Monday, September 22, 2008
The Moral Hazard
By now, we've all heard about the Fed/Treasury Resolution Trust Corp. reprise. Among other things, various parties are tut-tutting over the "moral hazard," ie, the idea that having an external party bail our protagonists out of trouble greatly increases the probability they will get into trouble in the first place. In this case, this is usually meant to mean that the lenders and investors are leaning against the gov't bailout, thereby propping up institutions which should have either failed or taken a more conservative business plan some time ago.
That is not something to dismiss out of hand. But on balance it's difficult to say this outweighs the possibility that our banking system was an hour or three away from collapse, a story which nobody has really tried to refute. About the creditors and the equityholders, they might catch a break from the government, but then again they might not. It'll depend on the details, and those might not be in their favor.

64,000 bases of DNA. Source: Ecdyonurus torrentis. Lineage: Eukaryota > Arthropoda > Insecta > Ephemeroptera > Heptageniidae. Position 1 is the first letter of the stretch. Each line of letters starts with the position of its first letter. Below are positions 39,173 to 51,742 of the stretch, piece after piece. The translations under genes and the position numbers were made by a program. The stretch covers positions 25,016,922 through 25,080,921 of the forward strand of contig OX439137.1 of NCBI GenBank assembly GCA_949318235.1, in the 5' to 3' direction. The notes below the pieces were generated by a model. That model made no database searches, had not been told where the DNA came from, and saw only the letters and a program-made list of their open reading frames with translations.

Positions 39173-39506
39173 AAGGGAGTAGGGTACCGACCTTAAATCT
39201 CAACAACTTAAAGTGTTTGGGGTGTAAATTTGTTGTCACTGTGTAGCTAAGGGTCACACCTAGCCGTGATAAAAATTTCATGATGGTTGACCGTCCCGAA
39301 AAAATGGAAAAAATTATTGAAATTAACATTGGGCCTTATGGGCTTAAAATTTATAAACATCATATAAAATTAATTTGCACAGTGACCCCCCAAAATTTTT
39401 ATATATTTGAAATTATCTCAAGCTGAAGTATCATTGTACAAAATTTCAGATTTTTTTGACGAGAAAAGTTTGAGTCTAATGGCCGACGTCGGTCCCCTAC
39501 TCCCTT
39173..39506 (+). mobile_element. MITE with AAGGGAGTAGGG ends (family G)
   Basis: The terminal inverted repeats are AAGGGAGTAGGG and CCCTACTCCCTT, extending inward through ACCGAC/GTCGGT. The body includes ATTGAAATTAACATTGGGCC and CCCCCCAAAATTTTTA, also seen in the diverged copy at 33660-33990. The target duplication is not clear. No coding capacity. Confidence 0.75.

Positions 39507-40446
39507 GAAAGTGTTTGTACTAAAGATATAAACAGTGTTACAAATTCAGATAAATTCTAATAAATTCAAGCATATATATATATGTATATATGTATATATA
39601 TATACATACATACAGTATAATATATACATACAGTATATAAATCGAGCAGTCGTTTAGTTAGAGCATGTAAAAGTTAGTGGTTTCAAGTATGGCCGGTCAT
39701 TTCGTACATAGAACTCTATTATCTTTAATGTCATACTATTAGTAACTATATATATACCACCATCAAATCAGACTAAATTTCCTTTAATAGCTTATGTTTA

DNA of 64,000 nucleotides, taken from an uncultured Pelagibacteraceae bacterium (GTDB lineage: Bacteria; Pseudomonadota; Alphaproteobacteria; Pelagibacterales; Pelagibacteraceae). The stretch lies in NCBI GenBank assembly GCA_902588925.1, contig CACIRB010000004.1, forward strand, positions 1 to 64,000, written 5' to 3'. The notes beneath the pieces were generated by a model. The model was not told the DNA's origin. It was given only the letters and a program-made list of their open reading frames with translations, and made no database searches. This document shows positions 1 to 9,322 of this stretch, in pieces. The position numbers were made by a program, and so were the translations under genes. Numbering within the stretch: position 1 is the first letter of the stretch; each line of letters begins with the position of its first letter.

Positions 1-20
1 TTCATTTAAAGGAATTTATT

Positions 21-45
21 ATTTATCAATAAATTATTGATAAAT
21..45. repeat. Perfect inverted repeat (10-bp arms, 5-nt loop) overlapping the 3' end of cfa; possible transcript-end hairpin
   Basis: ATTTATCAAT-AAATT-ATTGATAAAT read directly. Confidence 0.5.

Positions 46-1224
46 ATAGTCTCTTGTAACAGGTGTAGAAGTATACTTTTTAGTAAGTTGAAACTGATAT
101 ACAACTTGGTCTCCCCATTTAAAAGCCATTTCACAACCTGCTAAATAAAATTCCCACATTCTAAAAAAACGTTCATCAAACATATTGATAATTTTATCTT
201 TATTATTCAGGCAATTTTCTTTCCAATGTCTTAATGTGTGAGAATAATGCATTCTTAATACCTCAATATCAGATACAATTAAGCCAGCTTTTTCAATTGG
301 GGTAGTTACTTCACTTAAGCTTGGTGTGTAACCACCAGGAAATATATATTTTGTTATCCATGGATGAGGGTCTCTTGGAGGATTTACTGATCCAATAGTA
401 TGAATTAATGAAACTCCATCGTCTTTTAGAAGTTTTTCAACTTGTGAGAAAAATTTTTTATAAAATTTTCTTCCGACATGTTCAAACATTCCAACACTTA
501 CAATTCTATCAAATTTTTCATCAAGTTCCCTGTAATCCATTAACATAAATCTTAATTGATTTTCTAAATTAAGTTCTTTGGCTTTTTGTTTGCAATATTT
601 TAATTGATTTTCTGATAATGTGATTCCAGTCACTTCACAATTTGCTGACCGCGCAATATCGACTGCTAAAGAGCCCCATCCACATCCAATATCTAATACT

However, now that it's clear that some kind of bailout will occur, there is a significant risk of moral hazard that we should be aware of, and take measures against. We should be more afraid of recklessness from the political class than the financial class. Various politicians and bureaucrats will have control over assets, de facto and de jure, on a scale they had only dreamed of beforehand. This might be necessary to resolve an emergency liquidity crisis, so it's important for us to insist that the government intervention be taken for that end, and nothing else. That certainly won't happen by force of bureaucratic intertia, so it will require vigilance from those of us not in government. The flip side is, once we agree that this intervention is something we doing because we have to, not because we want to, the consequences are probably not so bad.